|Martha "Patty" Bailey Tipton Cooper|
My paternal great-great grandmother
So what does this old picture of an old woman have to do with my Number One Passion?
When I first began my genealogy research of my family back in 1994, I didn't know the name of my paternal great grandfather. My father didn't know the name of his grandfather because he was brought to Pennsylvania when he was ten years old with his eight brothers (two more were born in Pennsylvania for a total of eleven boys, no girls). My father was a hillbilly from western North Carolina where where the mountains border eastern Tennessee.
I was always interested in my family history but had little hope of finding anything about my paternal line because my father showed no interest and had no knowledge other than he was born in Pigeon Roost, North Carolina. Well, to make a long story short (a more detailed story is on my blog "Tipton Tales and Trails"), through a lot of hard work which included much travel and many interviews with family relatives I was able to establish a basis for my family tree. From there on out it was just a matter of filling in the missing pieces of the puzzle.
One "piece" that always eluded me but I knew existed was a picture of my great-great grandmother Martha "Patty" Bailey Tipton. I was told that one existed somewhere but no one knew where it was exactly. Just last month I found where she was buried quite by accident. I was working on my Ancestry.com account and was reading through an obituary for a daughter of one of Martha's sons and it mentioned survivors. I called one of the survivors and through our conversation she told me where Martha and her son Baxter Tipton were buried!
This folks is how genealogy research is done. Through a lot of digging through records and interviews. You just never know when a "gem" will pop up.
I told my brother John who lives in Greenville, South Carolina that Martha was buried at a church cemetery in Ashville, North Carolina. John and his wife Barbara took a week to tour the "homeland" (as we call those"hollers" in the mountains of North Carolina that form the border between North Carolina and Tennessee) and found her grave and took pictures for me! I was so excited but I thought this was as close as I would get to see my paternal great-great grandmother.
Then lo and behold last week a book arrives on my doorstep called "The History of the Toe River Valley Volume X." These books are written by Dr. Lloyd Bailey, who is a professor at Duke University in Durham, North Carolina. Lloyd is the person who was the key to me researching my ancestry. I will be forever grateful to him.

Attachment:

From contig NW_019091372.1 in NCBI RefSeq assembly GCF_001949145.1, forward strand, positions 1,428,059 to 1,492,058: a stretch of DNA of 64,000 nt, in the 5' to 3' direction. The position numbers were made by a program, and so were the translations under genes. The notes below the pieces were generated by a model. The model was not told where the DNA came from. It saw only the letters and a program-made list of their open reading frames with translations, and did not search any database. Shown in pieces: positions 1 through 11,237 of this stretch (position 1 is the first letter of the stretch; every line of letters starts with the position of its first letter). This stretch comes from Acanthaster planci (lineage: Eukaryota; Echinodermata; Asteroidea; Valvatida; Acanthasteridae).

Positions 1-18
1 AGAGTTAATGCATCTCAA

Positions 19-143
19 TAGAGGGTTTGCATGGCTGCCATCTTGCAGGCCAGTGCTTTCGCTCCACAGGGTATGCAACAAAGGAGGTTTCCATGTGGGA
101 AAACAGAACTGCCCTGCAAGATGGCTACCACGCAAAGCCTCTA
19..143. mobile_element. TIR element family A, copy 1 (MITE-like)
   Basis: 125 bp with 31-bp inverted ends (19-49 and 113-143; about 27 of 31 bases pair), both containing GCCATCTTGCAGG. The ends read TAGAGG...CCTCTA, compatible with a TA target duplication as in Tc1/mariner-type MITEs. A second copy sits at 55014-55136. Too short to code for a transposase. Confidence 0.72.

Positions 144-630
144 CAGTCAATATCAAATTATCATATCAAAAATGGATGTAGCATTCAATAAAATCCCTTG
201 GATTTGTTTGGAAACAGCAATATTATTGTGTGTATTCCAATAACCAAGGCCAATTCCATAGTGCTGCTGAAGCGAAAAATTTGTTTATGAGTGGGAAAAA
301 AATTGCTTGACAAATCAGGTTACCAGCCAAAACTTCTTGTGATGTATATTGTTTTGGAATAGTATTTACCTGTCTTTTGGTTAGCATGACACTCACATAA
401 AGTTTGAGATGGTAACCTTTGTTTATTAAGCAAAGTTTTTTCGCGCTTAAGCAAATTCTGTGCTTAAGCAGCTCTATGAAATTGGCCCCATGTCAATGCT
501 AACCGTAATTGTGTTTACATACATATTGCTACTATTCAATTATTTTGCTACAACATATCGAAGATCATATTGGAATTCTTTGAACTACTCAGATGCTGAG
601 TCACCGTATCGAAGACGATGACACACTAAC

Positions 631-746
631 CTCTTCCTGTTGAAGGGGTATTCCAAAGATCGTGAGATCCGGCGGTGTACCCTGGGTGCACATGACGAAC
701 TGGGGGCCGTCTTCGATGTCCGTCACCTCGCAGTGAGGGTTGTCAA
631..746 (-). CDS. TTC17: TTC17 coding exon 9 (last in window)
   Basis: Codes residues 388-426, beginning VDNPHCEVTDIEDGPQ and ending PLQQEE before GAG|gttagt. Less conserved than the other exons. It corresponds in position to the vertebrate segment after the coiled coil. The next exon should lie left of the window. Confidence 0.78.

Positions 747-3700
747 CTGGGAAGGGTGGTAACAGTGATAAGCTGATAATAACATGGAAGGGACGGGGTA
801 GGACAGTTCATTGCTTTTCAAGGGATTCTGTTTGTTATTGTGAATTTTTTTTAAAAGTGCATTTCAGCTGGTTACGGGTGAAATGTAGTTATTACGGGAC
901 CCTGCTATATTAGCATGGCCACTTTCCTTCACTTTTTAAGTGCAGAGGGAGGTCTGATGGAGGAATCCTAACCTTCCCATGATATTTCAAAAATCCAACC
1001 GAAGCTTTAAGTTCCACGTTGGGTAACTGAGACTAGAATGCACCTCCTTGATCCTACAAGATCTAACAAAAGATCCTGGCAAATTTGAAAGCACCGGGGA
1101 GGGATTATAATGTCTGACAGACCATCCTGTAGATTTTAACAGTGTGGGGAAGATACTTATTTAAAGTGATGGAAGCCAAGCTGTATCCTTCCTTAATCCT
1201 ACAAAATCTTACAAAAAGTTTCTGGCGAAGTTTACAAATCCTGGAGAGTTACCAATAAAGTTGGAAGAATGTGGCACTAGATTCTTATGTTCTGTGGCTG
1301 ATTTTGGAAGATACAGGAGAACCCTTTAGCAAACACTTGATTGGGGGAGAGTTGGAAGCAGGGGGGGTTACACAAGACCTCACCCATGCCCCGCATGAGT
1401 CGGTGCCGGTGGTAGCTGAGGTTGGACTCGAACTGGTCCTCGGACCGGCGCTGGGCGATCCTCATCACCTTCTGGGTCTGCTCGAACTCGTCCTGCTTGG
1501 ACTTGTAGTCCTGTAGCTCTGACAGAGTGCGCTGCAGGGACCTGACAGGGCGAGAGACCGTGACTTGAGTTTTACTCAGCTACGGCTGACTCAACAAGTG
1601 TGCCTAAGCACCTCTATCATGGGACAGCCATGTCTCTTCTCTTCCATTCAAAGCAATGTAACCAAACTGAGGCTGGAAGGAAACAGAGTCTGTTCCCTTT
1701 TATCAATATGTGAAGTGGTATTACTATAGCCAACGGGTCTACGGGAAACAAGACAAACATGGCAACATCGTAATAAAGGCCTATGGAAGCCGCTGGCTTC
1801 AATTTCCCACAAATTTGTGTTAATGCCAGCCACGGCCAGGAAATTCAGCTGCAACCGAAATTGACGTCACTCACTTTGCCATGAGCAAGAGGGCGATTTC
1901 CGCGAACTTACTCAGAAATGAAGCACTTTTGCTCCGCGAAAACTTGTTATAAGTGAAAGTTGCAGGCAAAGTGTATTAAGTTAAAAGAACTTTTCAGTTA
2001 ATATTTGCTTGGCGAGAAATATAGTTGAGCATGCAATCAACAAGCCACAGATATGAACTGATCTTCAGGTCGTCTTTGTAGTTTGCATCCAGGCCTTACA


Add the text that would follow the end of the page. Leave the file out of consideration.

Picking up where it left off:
Every time a one of his volumes of Toe River Valley History comes out I order it. This volume has to do with how the Civil War affected the mountain folk. As I was flipping through the pages I came across this picture of Martha! I couldn't believe it. My heart started to race! This was finally the picture I've been looking for. WOW! Now I feel complete. The only way this could be better is if I had a picture of her husband, my great-great grandfather John Tipton. But that is probably impossible because he was killed while recruiting for the Union Forces in those same mountains in 1863. He and some of his neighbors were ambushed by a Confederate Calvary which was lead by a Colonel Noah Wichter. Colonel Wichter and his men were in the mountains trying to discourage Union sentiment and especially recruitment for the Union forces.
After my great-great grandfather was killed Martha and her neighbor went to fetch his body and he was buried on the family farm. She was now a widow with eight children. Not an easy situation to be in those harsh days of the Civil War. Life in the mountains was difficult even with the husband alive. So here she was a widow during those difficult times with eight hungry children to raise on her own.
Her third child was my great grandfather Hiram Tipton. He was eleven years old when he lost his father John. Hiram's fifth son was Fieldon Tipton was my grandfather. Fieldon's fifth son was my father Isaac Tipton. And here I am, the End of the Line.
Martha never did learn to read or write. She signed her application for Civll War Widow's Pension Benefits with an "X". But she did raise her children all to be successful. In fact, Martha remarried to a doctor; Dr. Thomas Cooper.
Looking at her face looking at me through all these years gives me a sense of tranquility and completeness.
I know that some in my family and friends think that I take too many pictures and I can be annoying with always wanting to take "just another photo" but I'm telling you...there will be someone like me one hundred years from now who will appreciate all the photos I've taken of my family.
I may not have a family, and I haven't written the Great American Novel. In fact, I have no discernible talent but one thing I do have is a passion for researching my family history and putting the record out there for future generations. I love it!
|My Family Tree|